"The biggest pitfall [for all investors who decide on an asset mix and invest accordingly] is behavioral, when people don't want to rebalance," Brad McMillan, chief investment officer at Commonwealth Financial Network, tells The Wall Street Journal. What's the solution? The Journal article makes a case for simplicity in asset allocation, perhaps as few as three funds targeting US stocks, foreign stocks, and US bonds.
A minimalist approach has some appeal, but it's hardly risk free. By narrowing the asset allocation down to a handful of broadly diversified funds, the effective bet is that the portfolios will capture most if not all of the necessary risk premia for satisfying your investment objectives. In the grand scheme of what passes for investment advice, favoring this trio of asset classes is a reasonable strategy, particularly if the underlying funds are low-cost index products and the time horizon is at least 10 years.
That said, no investment strategy can be accepted at face value as a silver bullet solution without considering the risks. What are the potential stumbling blocks with limiting the asset allocation to three funds vs. a more granular approach that holds, say, 10 or 15 products? I can think of several, and they're worth considering, if only as an academic exercise.
For starters, let's recognize that whether you hold three or 20 funds, the behavioral challenges of rebalancing are still lurking. That's no trivial issue. Technically speaking, harvesting the rebalancing premium (lower risk, higher return, or both) isn't an especially challenging task. Simple rules can do a lot. If you're initial asset allocation has shifted by a considerable degree, for instance, the case for rebalancing is compelling. But the biggest opportunities tend to align with periods when market volatility is relatively high and so it's easy to suffer the deer-in-the-headlight syndrome and sit on your hands.
Given the behavioral headwinds, it's no surprise that relatively few investors (individuals or institutions) manage rebalancing in something close to optimal conditions. The reason is obvious: the contrarian mindset doesn't come naturally to most folks when in matters of financial markets.
You could, of course, eliminate the behavioral/rebalancing issue entirely by holding a multi-asset class portfolio that's managed by someone else. That introduces a different set of issues, which boil down to the well-known complications of picking active managers, albeit in this case an active manager who's skilled at designing and managing asset allocation. Assuming you can find someone of this caliber, and the portfolio matches your investment objectives and risk tolerance, well, mission complete. You're done. But keep in mind that you're exchanging one risk factor (behavioral) for another (choosing active managers).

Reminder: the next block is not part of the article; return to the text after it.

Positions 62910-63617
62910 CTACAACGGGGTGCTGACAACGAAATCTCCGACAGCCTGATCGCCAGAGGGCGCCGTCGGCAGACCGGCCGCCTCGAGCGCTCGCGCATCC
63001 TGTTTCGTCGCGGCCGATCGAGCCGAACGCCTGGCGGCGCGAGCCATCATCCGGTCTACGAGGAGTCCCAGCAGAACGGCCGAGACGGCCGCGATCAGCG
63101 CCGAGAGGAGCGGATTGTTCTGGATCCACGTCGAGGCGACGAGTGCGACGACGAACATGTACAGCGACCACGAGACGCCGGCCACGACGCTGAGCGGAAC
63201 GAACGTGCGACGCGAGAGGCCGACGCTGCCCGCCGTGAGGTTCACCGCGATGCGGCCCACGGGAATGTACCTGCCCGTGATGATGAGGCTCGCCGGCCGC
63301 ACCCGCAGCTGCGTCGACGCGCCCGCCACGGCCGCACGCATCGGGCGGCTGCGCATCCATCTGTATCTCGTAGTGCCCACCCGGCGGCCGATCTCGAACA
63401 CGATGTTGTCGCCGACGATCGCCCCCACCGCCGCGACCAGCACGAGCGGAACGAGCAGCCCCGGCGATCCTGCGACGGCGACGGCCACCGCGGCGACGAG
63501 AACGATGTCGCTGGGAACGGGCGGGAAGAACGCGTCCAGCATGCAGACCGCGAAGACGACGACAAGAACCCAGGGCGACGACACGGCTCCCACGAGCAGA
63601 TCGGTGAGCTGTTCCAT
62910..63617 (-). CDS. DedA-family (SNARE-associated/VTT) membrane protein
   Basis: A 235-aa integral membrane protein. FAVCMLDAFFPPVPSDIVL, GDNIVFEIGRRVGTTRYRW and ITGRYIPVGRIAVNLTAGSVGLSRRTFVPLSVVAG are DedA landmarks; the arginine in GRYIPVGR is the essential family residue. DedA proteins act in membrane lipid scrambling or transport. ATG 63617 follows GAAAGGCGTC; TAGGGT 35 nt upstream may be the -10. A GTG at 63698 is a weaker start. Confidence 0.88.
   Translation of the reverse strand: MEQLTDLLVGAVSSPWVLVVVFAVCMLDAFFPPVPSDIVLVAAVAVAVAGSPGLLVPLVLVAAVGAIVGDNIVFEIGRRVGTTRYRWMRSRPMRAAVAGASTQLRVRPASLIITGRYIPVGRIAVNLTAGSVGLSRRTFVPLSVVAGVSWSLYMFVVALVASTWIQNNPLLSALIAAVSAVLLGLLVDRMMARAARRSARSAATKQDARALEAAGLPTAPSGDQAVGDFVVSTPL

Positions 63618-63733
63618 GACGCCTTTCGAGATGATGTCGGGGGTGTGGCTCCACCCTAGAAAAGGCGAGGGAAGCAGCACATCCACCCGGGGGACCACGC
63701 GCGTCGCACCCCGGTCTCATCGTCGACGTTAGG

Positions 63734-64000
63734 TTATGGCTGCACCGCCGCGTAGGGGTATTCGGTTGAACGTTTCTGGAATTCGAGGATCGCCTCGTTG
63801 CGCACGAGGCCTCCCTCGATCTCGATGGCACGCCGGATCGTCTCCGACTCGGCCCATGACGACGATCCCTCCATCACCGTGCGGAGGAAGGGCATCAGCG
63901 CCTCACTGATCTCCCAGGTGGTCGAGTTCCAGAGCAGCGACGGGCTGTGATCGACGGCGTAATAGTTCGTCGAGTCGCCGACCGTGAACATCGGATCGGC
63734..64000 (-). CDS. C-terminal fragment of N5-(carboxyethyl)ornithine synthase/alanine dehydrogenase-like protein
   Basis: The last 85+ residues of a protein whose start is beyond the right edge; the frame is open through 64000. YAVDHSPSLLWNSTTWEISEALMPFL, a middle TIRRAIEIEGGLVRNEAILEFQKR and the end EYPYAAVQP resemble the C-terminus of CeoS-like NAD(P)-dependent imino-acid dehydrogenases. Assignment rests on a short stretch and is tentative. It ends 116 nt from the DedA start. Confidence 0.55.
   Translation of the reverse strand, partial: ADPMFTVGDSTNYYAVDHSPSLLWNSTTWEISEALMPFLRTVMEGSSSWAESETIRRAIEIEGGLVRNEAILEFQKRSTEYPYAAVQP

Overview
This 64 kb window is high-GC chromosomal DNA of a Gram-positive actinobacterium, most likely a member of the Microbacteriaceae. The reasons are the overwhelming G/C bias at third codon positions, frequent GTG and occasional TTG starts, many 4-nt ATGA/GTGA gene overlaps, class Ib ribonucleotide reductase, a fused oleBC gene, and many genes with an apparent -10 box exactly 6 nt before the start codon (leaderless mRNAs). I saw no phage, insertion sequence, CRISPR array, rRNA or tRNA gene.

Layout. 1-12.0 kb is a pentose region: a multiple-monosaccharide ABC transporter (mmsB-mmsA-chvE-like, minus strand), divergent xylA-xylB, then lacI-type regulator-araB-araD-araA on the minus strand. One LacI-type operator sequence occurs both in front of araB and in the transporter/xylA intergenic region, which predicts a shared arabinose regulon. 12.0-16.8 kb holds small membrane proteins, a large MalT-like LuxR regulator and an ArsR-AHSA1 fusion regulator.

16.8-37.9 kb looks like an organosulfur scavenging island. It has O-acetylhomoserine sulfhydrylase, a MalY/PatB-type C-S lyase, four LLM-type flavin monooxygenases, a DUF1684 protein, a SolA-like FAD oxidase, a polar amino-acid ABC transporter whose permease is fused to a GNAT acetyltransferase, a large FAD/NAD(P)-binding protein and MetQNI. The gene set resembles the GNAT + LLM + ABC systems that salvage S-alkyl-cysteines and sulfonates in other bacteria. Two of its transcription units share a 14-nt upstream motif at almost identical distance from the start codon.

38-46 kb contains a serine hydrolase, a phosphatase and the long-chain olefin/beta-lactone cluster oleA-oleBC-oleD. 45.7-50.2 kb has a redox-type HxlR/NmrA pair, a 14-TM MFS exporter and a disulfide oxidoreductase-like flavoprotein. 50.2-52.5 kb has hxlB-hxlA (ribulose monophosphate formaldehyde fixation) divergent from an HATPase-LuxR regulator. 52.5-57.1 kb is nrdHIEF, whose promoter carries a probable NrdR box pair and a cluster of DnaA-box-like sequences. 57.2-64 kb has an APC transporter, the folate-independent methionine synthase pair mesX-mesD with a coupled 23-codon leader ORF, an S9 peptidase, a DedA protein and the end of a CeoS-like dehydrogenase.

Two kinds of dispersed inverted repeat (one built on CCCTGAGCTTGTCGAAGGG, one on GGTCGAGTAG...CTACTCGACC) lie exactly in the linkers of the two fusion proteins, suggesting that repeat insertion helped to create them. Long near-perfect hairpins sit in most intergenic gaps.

Otherwise, there's the delicate art of deciding choosing asset classes and managing the mix through time. The Wall Street Journal story suggests that you'll have an easier time if you limit your choices to three asset classes. Maybe, but that's effectively a bet that sidestepping the remaining pieces of the global asset class pie won't hurt the end results. Considering that the major asset classes can be divided into 14 categories, if not more, it's debatable how much risk you're shedding (or holding) with a concentrated approach.
Minds will differ on this decision, but it's best not to blindly accept the idea that less is more without a thorough review of the evidence and some modeling of what's likely to occur. That's hardly the norm. Most folks tend to ignore several pieces of the global asset puzzle out of habit or ignorance.
Even so, you can do quite well if you hold a relatively diversified set of assets and you rebalance intelligently. Over time, the latter is going to be the main driver of portfolio results, for good or ill. Assuming you don't go off the deep end with the initial asset allocation, the lion's share of how your investment strategy fares will be determined by how and when you rebalance. And, yes, that's still true for a three-asset class portfolio.
In other words, don't kid yourself into thinking that if you hold just three funds you'll have an easier time of designing and managing a rebalancing strategy. Market volatility will continue to present you with challenging choices that demand steely discipline to sell when everybody else is buying, and vice versa.
Sure, the task is technically easier with three funds vs. 14. But a relatively concentrated strategy per se is still an active bet relative to the benchmark, or a portfolio that approximates the full opportunity set of risky assets.
Active bets in asset allocation are, to some degree, inevitable, of course. If you had an infinite time horizon, the optimal portfolio would probably be one that holds everything (or as close to everything as reasonably possible) and weights the assets by market value. In the real world, no one has such a time horizon, save for a handful of, say, pension with very long term liabilities. As a result, the crucial issue is one of figuring out how to customize Mr. Market's asset allocation to serve our specific needs.
As such, we face a series of decisions for building portfolios and managing them through time. Choosing asset classes is one of those decisions, and it's an important one. But it's best to see it as part of a continuum of risk-management choices vs. a single get-out-of-jail-free decision. It's tempting to look for simple solutions that absolve us of the messy work that's often required for successful investing. But like everything else in economics and finance, portfolio management is more complicated than it appears.